One regular there is Jonathan Hoffman of the Zionist Federation, indefatigable campaigner against anti-Zionist excesses but not always the best advocate for his cause. I was interested to see a debate between Dan Sheldon, the president of the Union of Jewish Students (UJS) and Hoffman. I have no stake in advocating for Israel, their topic, but only in combating antisemitism (a distinction that both the UJS and Zionist Federation like to blur), but I find myself agreeing with most of Sheldon’s sharp criticisms of Hoffman. Here is Jonathan’s response.
My first response is to recoil in shock. And if I'm in a particularly vulnerable mood as I am today, I actually wanted to cry. Can you imagine Bob saying he has no stake in advocating for Palestine?

And why is it, Bob, that you have "no stake in advocating for Israel"? And how easily you blame "Zionist Federation" for blurring the difference between antisemitism and anti-Israel hatred. Can you really claim, in good faith, that the hatred of Israel in which the world indulged today with sadistic relish, has nothing to do with antisemitism?

I will quote someone who should be a hero to Bob, a working class hero and an author, a non-Jew to boot, who seems to have understood exactly where the seam line runs between the hatred of Israel and classical antisemitism and the danger in the insistence of artificially separating the two:

"The Jews are a peculiar people: things permitted to other nations are forbidden to the Jews.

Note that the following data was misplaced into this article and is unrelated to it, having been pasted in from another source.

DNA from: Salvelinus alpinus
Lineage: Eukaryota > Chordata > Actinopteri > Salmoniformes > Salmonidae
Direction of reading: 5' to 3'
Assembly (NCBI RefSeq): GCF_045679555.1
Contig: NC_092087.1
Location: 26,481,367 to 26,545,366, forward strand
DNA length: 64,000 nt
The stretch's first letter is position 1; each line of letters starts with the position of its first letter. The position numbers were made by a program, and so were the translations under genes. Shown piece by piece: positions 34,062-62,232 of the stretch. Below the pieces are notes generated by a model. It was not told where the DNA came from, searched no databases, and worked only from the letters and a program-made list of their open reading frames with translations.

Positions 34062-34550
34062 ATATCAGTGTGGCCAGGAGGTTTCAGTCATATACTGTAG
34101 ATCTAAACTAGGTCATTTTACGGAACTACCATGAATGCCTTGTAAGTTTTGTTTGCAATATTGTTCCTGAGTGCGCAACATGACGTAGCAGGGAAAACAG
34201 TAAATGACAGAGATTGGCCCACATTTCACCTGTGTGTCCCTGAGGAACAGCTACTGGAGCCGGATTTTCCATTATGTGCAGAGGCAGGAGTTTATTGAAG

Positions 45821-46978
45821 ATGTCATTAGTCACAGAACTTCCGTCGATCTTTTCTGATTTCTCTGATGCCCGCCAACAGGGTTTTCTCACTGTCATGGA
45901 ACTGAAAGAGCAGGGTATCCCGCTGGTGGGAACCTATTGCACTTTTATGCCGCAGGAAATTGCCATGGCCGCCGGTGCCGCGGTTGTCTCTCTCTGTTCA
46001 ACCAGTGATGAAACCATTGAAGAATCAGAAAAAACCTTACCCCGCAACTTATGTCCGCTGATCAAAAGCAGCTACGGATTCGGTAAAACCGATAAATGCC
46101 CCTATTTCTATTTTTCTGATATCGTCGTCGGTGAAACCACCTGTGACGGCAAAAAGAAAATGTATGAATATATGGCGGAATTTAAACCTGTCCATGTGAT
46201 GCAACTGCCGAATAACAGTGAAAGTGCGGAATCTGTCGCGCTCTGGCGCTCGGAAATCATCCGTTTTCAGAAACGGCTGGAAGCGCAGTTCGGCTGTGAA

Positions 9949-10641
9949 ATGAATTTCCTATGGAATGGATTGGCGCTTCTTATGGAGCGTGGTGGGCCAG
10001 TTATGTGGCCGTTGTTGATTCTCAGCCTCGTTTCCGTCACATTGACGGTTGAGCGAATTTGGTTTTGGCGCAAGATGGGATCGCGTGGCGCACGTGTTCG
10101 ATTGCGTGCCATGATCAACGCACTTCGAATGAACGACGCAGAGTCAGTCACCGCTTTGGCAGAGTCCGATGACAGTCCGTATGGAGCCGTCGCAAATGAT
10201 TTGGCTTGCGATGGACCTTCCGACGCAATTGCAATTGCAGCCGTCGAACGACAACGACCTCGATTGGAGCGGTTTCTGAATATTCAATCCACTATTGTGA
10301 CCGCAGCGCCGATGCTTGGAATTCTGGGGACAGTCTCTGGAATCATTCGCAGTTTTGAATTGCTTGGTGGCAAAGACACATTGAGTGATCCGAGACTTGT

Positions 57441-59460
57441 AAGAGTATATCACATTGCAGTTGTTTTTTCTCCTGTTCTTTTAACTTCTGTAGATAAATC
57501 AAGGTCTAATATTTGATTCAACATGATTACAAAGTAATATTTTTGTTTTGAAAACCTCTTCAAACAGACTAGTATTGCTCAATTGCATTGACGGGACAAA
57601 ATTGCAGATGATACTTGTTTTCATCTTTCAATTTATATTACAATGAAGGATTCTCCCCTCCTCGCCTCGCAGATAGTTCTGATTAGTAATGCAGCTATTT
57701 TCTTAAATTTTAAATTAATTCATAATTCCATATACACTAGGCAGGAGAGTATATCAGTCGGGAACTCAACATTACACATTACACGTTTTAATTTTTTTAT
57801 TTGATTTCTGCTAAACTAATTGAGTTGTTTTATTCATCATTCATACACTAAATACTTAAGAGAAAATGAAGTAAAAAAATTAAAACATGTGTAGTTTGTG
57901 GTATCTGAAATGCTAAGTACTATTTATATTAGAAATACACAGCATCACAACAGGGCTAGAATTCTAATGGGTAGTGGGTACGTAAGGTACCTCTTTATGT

Other nations drive out thousands, even millions of people and there is no refugee problem. Russian did it, Poland and Czechoslovakia did it, Turkey threw out a million Greeks, and Algeria a million Frenchman. Indonesia threw out heaven knows how many Chinese-and no one says a word about refugees. But in the case of Israel the displaced Arabs have become eternal refugees.

Everyone insists that Israel must take back every single Arab. Arnold Toynbee calls the displacement of the Arabs an atrocity greater than any committed by the Nazis.

Other nations when victorious on the battlefield dictate peace terms. But when Israel is victorious it must sue for peace. Everyone expects the Jews to be the only real Christians in this world.

Other nations when they are defeated survive and recover but should Israel be defeated it would be destroyed. Had Nasser triumphed last June he would have wiped Israel off the map, and no one would have lifted a finger to save the Jews.

No commitment to the Jews by any government, including our own, is worth the paper it is written on. There is a cry of outrage all over the world when people die in Vietnam or when two Negroes are executed in Rhodesia. But when Hitler slaughtered Jews no one remonstrated with him.

The Swedes, who are ready to break of diplomatic relations with America because of what we do in Vietnam, did not let out a peep when Hitler was slaughtering Jews. They sent Hitler choice iron ore, and ball bearings, and serviced his troop trains to Norway.

The Jews are alone in the world. If Israel survives, it will be solely because of Jewish efforts. And Jewish resources. Yet at this moment Israel is our only reliable and unconditional ally. We can rely more on Israel than Israel can rely on us. And one has only to imagine what would have happened last summer had the Arabs and their Russian backers won the war to realize how vital the survival of Israel is to America and the West in general.

I have a premonition that will not leave me; as it goes with Israel so will it go with all of us. Should Israel perish the holocaust will be upon us."


For shame.

Saturday, November 12, 2011

UNESCO's latest craziness:

This cartoon, which appeared in the Israeli Leftist daily newspaper Haaretz drew some extraordinary reaction from the subject of its satire, namely, UNESCO:

"When he met with Eric Falt, UNESCO's assistant director general for external relations and public information, Ambassador Nimrod Barkan was stunned to be handed a copy of this cartoon and an official letter of protest from UNESCO's director general, Irina Bokova. Falt told Barkan the cartoon constituted incitement.